Archive

Archive for the ‘linux’ Category

How to configure Link Aggregation Control Protocol on Exadata

May 13th, 2015 2 comments

During a recent X5 installation I had to configure Link Aggregation Control Protocol (LACP) on the client network of the compute nodes. Although the ports were running at 10Gbits and default configuration of Active/Passive works perfectly fine the customer wanted even distribution of traffic and workload across their core switches.

Link Aggregation Control Protocol (LACP), also known as 802.3ad is a methods of combining multiple physical network connections into one logical connection to increase throughput and provide redundancy in case one of the links should fail. The protocol requires both – the server and the switch(es) to have the same settings to allow LACP to work properly.

To configure LACP on Exadata you need to change the bondeth0 parameters.

On each of the compute nodes open the following file:

/etc/sysconfig/network-scripts/ifcfg-bondeth0

and replace the line saying BONDING_OPTS with this one:

BONDING_OPTS="mode=802.3ad xmit_hash_policy=layer3+4 miimon=100 downdelay=200 updelay=5000 num_grat_arp=100"

and then restart the network interface:

ifdown bondeth0
ifup bondeth0
Determining if ip address 192.168.1.10 is already in use for device bondeth0...

You can check the status of the interface by query the proc filesystem. Make sure both interfaces are up and running at the same speed. The esential part to make sure the LACP is working is shown below:

cat /proc/net/bonding/bondeth0

802.3ad info
LACP rate: slow
Aggregator selection policy (ad_select): stable
Active Aggregator Info:
Aggregator ID: 1
Number of ports: 2
Actor Key: 33
Partner Key: 34627
Partner Mac Address: 00:23:04:ee:be:c8
I had a problem with the network where the client network did NOT come up after server reboot. This was happening because during system boot the 10Gbit interfaces goes through multiple resets causing very fast link change. Here is the status of the bond as of that time:
cat /proc/net/bonding/bondeth0

802.3ad info
LACP rate: slow
Aggregator selection policy (ad_select): stable
bond bondeth0 has no active aggregator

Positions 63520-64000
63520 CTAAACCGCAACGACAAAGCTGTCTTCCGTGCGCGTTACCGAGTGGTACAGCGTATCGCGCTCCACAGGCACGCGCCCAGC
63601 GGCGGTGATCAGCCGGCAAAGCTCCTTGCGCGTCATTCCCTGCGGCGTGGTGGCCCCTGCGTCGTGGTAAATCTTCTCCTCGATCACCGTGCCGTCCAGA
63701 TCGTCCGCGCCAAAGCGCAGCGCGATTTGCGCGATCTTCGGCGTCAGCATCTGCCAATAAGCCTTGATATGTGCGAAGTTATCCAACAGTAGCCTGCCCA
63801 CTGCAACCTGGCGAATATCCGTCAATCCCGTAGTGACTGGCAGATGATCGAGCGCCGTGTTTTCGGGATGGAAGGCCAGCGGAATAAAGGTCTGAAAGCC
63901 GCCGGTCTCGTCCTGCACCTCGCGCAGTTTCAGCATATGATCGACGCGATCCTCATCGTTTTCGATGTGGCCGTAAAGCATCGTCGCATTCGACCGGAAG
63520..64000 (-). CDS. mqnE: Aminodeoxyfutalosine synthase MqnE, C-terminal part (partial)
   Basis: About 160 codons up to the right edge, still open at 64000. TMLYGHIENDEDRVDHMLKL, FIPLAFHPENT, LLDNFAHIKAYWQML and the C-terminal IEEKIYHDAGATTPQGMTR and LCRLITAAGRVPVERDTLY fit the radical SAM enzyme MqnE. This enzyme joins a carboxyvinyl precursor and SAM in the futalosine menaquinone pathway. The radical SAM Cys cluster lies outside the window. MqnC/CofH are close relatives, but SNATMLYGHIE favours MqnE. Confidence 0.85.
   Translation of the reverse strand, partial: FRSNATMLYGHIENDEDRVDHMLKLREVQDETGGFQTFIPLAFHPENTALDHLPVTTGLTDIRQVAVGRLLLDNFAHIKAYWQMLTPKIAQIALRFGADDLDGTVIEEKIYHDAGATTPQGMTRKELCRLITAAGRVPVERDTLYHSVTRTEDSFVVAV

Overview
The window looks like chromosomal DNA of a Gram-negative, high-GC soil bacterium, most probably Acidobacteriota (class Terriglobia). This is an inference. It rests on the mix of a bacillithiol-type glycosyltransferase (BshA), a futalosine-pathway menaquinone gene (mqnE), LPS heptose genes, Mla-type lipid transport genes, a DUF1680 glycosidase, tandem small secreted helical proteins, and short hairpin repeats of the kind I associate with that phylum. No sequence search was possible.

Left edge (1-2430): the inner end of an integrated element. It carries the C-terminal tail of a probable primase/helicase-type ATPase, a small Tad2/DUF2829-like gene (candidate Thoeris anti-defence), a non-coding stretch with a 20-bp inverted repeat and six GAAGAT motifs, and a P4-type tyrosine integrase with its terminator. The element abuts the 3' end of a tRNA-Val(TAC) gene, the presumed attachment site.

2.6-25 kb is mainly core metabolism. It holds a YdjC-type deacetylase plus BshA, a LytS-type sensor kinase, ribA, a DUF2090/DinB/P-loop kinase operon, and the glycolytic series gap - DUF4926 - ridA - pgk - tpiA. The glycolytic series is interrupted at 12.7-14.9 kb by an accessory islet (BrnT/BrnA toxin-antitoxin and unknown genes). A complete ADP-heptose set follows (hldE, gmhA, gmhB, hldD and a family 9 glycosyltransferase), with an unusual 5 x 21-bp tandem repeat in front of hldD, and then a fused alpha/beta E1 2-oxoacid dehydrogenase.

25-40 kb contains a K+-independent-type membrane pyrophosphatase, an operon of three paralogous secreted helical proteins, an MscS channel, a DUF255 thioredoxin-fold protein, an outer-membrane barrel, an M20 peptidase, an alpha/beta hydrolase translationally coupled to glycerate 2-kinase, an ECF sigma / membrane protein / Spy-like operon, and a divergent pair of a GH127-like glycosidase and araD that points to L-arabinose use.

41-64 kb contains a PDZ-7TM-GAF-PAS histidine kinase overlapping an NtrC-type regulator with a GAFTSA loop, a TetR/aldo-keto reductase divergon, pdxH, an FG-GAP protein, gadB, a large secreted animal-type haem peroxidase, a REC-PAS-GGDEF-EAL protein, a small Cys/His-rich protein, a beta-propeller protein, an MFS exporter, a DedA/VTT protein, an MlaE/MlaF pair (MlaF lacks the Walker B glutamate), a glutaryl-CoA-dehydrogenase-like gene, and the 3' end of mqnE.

The solution for that was to decrease the down_delay to 200. The issue is described in this note:
Bonding Mode 802.3ad Using 10Gbps Network – Slave NICs Fail to Come Up Consistently after Reboot (Doc ID 1621754.1)

 

Categories: linux, oracle Tags:

RHEL6 udev and EMC PowerPath

January 26th, 2015 No comments

I’m working on Oracle database migration project where customer have chosen commodity x86 hardware with RHEL6 and EMC storage.

I’ve done many similar installations in the past and I always used the native MPIO in Linux (DM-Multipath) to load balance and failover I/O paths. This time however I’ve got EMC PowerPath doing the load balance and failover and got the native MPIO disabled. From my point of view it’s the same, whether I’ll be using /dev/emcpower* or /dev/mapper/* it’s the same. Obviously PowerPath has some advantages over the native MPIO which I really can’t tell yet. That’s a good paper from EMC giving a comparison between the native MPIO in different operating systems.

As mentioned before the aggregated logical names (pseudo names) with EMC PowerPath could be found under /dev/emcpowerX. I partitioned the disks with GPT tables and aligned the first partition to match the storage sector size. Also added to following line to udev rules to make sure my devices will get the proper permissions:

ACTION=="add", KERNEL=="emcpowerr1", OWNER:="oracle", GROUP:="dba", MODE="0600"

I restarted the server and then later udev to make sure ownership and permissions were picked up correctly. Upon running asmca to create ASM with the first disk group I got the following errors:

Configuring ASM failed with the following message:
One or more disk group(s) creation failed as below:
Disk Group DATA01 creation failed with the following message:
ORA-15018: diskgroup cannot be created
ORA-15031: disk specification '/dev/emcpowerr1' matches no disks
ORA-15025: could not open disk "/dev/emcpowerr1"
ORA-15056: additional error message

Well that’s strange, I’m sure the file had to correct permissions. However listing the file proved that it didn’t have the correct permissions. I repeated the process several times and always got the same result, you can use simple touch command to get the same result:

[root@testdb ~]# ls -al /dev/emcpowerr1
brw-rw---- 1 oracle dba 120, 241 Jan 23 12:35 /dev/emcpowerr1
[root@testdb ~]# touch /dev/emcpowerr1
[root@testdb ~]# ls -al /dev/emcpowerr1
brw-rw---- 1 root root 120, 241 Jan 23 12:35 /dev/emcpowerr1

Something was changing the ownership of the file and I didn’t know what. Well you’ll be no less surprised than I was to find that linux has a similar auditing framework as the Oracle database.

Auditctl will allow you to audit any file for any syscall run against it. In my case I would like to know which process is changing the ownership of my device file. Another helpful command is ausyscall whic allows you to map syscall names and numbers. In other words I would like to know what is the chmod syscall number on a 64bit platform (it does matter):

[root@testdb ~]# ausyscall x86_64 chmod --exact
90

Then I would like to set up auditing for all chmod calls against my device file:

[root@testdb ~]# auditctl -a exit,always -F path=/dev/emcpowerr1 -F arch=b64 -S chmod
[root@testdb ~]# touch /dev/emcpowerr1
[root@testdb ~]# tail -f /var/log/audit/audit.log
type=SYSCALL msg=audit(1422016631.416:4208): arch=c000003e syscall=90 success=yes exit=0 a0=7f3cfbd36960 a1=61b0 a2=7fff5c59b830 a3=0 items=1 ppid=60056 pid=63212 auid=4294967295 uid=0 gid=0 euid=0 suid=0 fsuid=0 egid=0 sgid=0 fsgid=0 tty=(none) ses=4294967295 comm="udevd" exe="/sbin/udevd" key=(null)